One of the biggest challenges in food safety in today’s beef processing industry is the reduction of E. coli contamination in ground beef.

In 1993, an outbreak of E. coli O157:H7 occurred in the Pacific Northwest, causing 400 illnesses and four deaths. The time had come and the public demanded change for safer ground beef products.

At the time, the industry relied on the USDA inspector. The FSIS inspection largely relied on sight, touch and smell, and agency officials and stakeholders called for a more “science-based” meat and poultry inspection system. In response, FSIS stepped up its research on the benefits of Hazard Analysis and Critical Control Points (HACCP), setting the stage for the most significant change in regulatory philosophy in the history of U.S. food inspection.

On July 25, 1996, FSIS issued its landmark rule, the HACCP Inspection Act. The rule focuses on the prevention and reduction of microbial pathogens on raw products that can cause illness. HACCP clarifies the respective roles of government and industry. Industry is accountable for producing safe food. Government is responsible for setting appropriate food safety standards, maintaining vigorous inspection oversight to ensure those standards are met, and maintaining a strong regulatory enforcement program to deal with noncompliance. HACCP was implemented in all FSIS- and state-inspected meat and poultry slaughter and processing establishments between January 1997 and January 2000. The Centers for Disease Control and Prevention have recognized HACCP as an important factor in the overall decline in bacterial foodborne illnesses since 1996.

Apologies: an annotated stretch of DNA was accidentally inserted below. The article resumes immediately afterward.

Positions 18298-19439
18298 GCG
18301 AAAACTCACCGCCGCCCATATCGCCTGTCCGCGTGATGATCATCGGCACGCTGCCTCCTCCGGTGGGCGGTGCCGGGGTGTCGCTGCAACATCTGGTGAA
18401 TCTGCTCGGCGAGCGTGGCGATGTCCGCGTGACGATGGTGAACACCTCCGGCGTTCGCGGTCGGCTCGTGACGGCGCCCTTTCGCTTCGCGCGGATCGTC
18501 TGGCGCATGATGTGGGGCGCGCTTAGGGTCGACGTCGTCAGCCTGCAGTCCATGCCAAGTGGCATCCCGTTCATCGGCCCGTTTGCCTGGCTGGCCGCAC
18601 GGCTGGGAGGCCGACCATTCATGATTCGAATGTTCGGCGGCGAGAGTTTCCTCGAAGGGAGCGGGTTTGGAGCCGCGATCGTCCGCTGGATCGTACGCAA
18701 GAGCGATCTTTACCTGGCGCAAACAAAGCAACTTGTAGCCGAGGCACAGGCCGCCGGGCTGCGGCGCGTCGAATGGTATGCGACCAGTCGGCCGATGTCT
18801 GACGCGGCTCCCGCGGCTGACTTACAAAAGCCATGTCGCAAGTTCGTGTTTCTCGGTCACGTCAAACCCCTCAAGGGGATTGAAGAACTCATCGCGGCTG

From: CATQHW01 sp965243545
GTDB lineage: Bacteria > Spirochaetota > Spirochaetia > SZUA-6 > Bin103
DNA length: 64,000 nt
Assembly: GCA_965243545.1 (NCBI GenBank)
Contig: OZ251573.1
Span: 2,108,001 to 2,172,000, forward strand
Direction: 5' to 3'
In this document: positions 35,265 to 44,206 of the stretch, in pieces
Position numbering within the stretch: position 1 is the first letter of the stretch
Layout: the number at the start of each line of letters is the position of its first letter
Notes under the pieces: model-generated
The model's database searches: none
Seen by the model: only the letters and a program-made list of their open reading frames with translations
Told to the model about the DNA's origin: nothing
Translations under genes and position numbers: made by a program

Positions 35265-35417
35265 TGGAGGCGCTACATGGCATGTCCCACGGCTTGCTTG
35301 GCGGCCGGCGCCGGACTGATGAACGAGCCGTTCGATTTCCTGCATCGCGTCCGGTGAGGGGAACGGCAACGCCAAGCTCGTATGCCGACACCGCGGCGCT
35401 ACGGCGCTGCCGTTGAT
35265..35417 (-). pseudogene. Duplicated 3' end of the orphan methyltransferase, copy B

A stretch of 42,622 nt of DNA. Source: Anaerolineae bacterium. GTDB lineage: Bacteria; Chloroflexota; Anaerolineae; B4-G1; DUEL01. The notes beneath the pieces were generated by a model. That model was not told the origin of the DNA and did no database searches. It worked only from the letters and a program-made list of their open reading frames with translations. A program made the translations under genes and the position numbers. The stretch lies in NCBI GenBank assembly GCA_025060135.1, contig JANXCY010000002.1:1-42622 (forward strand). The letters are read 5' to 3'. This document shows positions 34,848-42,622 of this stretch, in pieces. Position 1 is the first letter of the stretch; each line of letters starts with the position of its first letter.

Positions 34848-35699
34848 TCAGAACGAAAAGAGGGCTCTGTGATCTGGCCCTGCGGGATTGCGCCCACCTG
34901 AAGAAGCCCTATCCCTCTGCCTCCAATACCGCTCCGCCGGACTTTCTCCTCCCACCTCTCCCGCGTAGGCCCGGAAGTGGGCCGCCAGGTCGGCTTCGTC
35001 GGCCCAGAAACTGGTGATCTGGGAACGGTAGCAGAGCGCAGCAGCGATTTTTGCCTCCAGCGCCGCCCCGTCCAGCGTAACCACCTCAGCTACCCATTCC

Despite the attempts at the microbiological-based changes, the significant reduction that had been hoped for is still not within the grasp of the USDA, nor the industry’s food-safety efforts.

In 2012, CBS news reported, “An independent report concluded the largest beef recall in Canada’s history could have been prevented, finding a ‘weak food safety culture’ and ‘relaxed attitude’ to safety protocol at the XL Foods plant where the tainted meat was processed. XL Foods Inc. found itself overwhelmed with the recall that occurred.” Rumors claimed this cost to be nearly $50 million and one week’s entire production. This ultimately resulted in XL Foods eventually being sold to JBS.

On May 20, 2014, a major ground beef recall was issued because of possible E. coli contamination of nearly 2 million pounds of meat from a Detroit plant that was sent to restaurants in several states.

On Sept. 25, 2014, a Hereford, Texas, establishment recalled approximately 23,000 pounds of beef trimmings products because of potentially contaminated ground beef products.

The list goes on and on with new, unfortunate recalls daily and weekly.

What is the answer? In the last decade, the red meat industry has transformed its slaughterhouses to combat this potentially deadly type of food poisoning, adding huge chambers to scald carcasses and wash them in acid, steam vacuums to suck away microbes and elaborate gear to test hundreds of meat samples a day.

In all, the beef industry says it spends upwards of $350 million a year to keep harmful pathogens out of the meat it sells to the public. But even as expenditures keep rising, the industry appears to be losing ground.

This much is clear: Years after an outbreak at Jack in the Box restaurants made people aware that hamburgers could kill them, the American beef industry is still searching for a practical method to prevent the toxic E. coli strain from contaminating ground beef.

Large beef companies have spent tens of millions of dollars to prevent E. coli contamination. Most of the larger plants have digital recordings of the critical work areas that have the potential of cross contamination from the process or employee workstations.